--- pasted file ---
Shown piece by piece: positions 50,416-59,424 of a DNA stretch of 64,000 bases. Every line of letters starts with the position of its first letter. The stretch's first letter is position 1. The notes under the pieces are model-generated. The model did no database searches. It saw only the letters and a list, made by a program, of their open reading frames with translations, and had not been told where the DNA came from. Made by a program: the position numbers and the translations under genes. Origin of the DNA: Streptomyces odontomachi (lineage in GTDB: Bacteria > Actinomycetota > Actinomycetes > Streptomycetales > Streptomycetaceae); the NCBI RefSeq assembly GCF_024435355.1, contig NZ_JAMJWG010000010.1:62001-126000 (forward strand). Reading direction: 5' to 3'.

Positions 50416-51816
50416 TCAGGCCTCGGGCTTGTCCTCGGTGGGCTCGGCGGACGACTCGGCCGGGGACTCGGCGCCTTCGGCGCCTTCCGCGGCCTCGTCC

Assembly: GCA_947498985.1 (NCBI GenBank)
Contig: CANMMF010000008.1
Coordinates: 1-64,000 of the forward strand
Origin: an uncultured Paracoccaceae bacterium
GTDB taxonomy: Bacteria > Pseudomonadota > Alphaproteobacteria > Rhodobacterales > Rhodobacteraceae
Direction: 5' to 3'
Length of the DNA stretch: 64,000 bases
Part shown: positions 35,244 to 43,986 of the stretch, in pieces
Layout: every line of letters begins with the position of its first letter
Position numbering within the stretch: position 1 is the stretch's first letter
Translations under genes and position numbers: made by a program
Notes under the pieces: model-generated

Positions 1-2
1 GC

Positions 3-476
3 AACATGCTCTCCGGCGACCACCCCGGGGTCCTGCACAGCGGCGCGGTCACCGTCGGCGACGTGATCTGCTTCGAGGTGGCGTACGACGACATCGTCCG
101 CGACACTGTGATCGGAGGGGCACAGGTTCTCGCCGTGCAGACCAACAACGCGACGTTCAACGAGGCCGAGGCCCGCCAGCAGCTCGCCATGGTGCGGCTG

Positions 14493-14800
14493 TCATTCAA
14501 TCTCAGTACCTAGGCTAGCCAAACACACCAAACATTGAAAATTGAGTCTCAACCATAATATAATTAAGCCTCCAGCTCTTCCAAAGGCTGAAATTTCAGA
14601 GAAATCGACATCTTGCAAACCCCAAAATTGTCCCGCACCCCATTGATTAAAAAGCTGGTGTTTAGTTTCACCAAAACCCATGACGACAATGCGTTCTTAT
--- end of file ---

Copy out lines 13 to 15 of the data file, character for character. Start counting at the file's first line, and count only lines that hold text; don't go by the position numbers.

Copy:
Position numbering within the stretch: position 1 is the stretch's first letter
Translations under genes and position numbers: made by a program
Notes under the pieces: model-generated